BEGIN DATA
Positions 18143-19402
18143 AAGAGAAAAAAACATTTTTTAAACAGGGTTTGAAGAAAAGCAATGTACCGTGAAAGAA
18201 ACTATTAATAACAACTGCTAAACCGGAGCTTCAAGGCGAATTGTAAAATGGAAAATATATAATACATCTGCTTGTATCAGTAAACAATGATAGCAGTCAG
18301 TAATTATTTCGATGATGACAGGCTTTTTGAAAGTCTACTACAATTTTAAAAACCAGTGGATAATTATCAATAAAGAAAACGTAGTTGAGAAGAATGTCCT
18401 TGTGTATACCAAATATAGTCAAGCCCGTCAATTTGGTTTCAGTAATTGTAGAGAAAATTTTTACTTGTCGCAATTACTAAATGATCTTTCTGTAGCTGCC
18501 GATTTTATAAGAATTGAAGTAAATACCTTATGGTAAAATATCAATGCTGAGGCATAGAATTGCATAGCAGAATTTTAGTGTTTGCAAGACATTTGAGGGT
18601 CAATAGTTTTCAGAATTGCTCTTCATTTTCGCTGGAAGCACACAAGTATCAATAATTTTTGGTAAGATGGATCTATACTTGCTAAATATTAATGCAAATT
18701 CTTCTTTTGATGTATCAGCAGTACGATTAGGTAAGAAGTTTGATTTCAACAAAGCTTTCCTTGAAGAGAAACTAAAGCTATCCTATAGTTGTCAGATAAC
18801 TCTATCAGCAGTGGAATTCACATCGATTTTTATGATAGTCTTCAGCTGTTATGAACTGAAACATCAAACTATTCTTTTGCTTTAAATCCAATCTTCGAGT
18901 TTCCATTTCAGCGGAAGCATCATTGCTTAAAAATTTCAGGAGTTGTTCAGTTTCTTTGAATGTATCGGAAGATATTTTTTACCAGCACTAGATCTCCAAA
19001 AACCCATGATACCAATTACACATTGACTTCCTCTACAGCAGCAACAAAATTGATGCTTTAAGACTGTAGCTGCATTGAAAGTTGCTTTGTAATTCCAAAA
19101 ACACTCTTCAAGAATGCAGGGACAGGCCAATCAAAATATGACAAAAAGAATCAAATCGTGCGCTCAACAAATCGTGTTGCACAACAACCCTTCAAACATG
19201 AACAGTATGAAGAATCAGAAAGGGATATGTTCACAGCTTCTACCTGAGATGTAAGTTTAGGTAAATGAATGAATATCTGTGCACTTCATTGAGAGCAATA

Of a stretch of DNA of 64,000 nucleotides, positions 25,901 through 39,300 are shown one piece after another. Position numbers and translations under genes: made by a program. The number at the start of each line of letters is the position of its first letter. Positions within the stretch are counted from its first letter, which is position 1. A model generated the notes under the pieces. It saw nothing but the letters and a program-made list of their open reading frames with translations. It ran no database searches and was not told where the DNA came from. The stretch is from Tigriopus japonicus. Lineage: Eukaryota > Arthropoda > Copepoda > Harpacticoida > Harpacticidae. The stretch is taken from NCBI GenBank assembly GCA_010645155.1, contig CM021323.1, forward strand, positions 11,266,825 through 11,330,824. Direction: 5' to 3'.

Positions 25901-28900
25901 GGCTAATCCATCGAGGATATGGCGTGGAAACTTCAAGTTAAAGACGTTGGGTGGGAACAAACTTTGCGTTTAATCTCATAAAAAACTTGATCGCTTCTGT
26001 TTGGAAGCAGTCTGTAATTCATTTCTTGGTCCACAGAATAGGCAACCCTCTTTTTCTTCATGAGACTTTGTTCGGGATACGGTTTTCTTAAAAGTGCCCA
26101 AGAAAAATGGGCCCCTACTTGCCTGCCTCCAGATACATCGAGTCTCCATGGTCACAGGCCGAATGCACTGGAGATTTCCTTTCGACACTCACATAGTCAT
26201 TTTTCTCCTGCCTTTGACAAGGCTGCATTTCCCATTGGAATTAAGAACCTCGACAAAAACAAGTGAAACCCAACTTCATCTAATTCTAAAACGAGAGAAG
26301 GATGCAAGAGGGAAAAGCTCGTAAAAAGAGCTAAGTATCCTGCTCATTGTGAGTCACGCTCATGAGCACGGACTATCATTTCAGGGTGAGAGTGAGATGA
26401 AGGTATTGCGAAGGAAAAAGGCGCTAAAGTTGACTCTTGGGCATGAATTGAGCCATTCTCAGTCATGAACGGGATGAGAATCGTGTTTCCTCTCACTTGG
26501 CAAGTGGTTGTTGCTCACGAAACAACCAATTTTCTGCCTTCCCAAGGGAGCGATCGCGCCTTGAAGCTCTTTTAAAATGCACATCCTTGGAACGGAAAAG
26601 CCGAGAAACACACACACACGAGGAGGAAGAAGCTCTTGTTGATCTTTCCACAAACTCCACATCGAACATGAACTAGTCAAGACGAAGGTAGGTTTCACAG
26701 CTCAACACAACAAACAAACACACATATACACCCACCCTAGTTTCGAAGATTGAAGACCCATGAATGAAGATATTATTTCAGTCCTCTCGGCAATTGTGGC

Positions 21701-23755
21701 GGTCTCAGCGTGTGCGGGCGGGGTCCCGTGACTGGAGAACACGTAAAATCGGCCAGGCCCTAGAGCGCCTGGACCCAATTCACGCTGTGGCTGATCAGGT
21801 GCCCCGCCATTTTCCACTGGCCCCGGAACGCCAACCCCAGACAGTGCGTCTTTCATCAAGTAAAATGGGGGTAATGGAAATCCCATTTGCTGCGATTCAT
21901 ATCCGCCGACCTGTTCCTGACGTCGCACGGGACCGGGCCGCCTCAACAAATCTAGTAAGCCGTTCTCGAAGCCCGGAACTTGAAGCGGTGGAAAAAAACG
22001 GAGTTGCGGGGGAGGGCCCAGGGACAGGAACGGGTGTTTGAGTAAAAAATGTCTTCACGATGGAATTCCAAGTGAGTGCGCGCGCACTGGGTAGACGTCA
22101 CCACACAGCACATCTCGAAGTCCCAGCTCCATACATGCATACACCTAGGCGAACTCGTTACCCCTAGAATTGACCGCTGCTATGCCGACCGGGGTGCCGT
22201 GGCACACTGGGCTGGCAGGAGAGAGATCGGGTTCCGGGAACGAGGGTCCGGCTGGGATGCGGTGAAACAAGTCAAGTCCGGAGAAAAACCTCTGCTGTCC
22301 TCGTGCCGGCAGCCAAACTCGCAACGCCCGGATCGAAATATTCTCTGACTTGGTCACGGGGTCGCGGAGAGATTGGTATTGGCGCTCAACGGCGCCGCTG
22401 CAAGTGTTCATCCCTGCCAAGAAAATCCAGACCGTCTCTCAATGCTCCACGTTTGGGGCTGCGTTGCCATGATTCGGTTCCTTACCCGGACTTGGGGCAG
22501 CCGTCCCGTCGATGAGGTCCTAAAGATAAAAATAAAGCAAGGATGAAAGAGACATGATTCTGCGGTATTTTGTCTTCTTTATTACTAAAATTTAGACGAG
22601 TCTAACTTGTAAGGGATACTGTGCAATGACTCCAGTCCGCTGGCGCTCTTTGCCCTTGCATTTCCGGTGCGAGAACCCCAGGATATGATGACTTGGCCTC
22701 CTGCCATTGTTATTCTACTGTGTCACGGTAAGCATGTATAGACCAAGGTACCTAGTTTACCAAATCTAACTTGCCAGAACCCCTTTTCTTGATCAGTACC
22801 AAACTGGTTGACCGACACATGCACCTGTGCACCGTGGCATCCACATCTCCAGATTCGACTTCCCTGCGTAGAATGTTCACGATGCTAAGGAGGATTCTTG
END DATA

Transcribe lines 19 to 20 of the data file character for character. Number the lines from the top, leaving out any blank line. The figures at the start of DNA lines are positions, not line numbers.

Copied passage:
26201 TTTTCTCCTGCCTTTGACAAGGCTGCATTTCCCATTGGAATTAAGAACCTCGACAAAAACAAGTGAAACCCAACTTCATCTAATTCTAAAACGAGAGAAG
26301 GATGCAAGAGGGAAAAGCTCGTAAAAAGAGCTAAGTATCCTGCTCATTGTGAGTCACGCTCATGAGCACGGACTATCATTTCAGGGTGAGAGTGAGATGA